ROT is in the air. Not because it’s late fall and everything is dying in the garden, no. I’m talking about web ROT – redundant, outdated and trivial content that clutters up big websites.
In the Government of Canada context, with CLF updates coming down the pipe, the opportunity to reduce the ROT [NB internal GCpedia link] is there. You’re gonna have to update your site anyhow, so why not kill off those old pages that have been online & unchanged since the 1990s?
It’s a noble quest, but I do wonder if it’s tilting at windmills.
The “reduce the ROT” idea is basically to prune back your content so that what’s left is the good stuff. The quality stuff that most of your users want, the long neck of your website. The top tasks.
Thing is, to remove the ROT, precious hours of your web team’s time will be spent identifying, unposting and archiving all that mess. If your site is big enough, it’s a question of many hours on that “mind-numbing” journey through the depths of your web content. & if responsibility for web is shared (as in decentralized situations that are still very common in government web management), you’re likely going to have to do battle with small-minded content owners who refuse to see the big picture.
Weeding out the ROT is actually an indirect way to fix your website. So instead, why not just cut to the chase and push the good stuff to the top of the pile? Rather than cutting away ROT, why not directly optimize your killer content?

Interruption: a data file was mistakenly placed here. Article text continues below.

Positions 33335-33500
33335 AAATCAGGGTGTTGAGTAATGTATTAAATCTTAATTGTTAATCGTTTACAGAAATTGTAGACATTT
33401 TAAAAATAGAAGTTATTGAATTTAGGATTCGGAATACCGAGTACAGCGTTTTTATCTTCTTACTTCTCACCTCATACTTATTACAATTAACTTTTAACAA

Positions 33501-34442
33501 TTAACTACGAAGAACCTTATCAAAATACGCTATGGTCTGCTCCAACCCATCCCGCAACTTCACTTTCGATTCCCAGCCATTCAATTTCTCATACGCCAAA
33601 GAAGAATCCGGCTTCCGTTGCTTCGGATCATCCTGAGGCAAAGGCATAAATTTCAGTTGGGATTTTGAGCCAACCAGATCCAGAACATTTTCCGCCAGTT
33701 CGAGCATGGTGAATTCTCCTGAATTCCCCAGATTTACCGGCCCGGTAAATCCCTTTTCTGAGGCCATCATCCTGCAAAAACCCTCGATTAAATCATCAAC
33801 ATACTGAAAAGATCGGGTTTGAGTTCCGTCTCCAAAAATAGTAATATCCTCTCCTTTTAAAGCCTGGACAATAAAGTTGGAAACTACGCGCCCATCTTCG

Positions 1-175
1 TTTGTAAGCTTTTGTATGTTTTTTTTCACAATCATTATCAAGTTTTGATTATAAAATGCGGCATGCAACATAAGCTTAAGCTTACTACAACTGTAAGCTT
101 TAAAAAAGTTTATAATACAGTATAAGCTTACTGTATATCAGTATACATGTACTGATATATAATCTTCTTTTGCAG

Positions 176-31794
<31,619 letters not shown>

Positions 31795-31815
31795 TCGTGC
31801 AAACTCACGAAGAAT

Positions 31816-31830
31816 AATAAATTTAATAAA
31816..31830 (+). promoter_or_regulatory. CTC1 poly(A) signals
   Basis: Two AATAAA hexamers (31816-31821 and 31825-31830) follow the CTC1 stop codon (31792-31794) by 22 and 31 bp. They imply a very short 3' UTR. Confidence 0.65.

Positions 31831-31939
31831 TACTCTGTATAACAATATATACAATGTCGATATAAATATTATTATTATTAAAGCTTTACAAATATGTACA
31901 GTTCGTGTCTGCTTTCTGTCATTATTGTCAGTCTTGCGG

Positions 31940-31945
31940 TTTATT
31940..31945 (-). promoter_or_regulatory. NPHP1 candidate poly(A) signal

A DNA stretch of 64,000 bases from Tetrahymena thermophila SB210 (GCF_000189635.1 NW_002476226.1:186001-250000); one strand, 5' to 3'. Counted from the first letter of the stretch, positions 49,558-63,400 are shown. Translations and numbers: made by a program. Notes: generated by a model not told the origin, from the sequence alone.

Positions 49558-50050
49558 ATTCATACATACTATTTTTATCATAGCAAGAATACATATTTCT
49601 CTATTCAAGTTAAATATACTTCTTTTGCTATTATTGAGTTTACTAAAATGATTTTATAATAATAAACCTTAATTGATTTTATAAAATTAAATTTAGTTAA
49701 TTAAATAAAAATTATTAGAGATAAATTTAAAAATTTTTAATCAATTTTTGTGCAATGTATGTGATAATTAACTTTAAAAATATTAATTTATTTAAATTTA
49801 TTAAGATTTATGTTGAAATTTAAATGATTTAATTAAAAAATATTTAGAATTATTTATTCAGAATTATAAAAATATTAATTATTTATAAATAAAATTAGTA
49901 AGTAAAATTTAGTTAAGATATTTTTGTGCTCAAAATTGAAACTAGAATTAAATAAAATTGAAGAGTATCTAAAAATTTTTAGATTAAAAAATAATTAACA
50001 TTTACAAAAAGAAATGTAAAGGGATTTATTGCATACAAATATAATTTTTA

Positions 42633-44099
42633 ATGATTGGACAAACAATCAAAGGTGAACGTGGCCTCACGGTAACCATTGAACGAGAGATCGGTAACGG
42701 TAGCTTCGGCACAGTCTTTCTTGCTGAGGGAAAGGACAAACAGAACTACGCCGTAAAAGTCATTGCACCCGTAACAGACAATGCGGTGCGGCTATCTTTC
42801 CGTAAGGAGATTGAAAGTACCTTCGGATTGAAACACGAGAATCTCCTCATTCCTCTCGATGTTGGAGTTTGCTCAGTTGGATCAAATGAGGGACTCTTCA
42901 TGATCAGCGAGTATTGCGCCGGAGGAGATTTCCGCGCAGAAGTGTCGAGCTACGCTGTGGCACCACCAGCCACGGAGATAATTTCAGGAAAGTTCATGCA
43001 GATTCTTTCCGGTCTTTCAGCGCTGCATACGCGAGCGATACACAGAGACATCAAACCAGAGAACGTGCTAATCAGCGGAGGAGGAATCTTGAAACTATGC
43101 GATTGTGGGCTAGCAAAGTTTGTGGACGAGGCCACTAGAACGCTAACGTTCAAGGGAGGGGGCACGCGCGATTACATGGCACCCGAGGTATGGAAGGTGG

Here’s some ideas on how that might happen:
- tweak your on-site search to push the top content up the results
- offsite, enhance the findability of your best content via SEO
- provide dedicated landing pages for top tasks and content — and then make sure search results and site nav get you to these
- tweak your nav to provide more direct paths to the good stuff
- feature the good stuff prominently on your home page
- and most of all, switch your focus from managing content to managing those key tasks.
… and there’s many more things that can be done. That’s just a quick off-the-top-of-my-head starter list. What are you doing to bring quality forward on your site?
(Of course, both reducing the ROT and optimizing the quality content would be the best possible approach, but since I live the reality of limited time and resources, I need to prioritize… and so these days, I’m putting my energy towards surfacing the good stuff first.)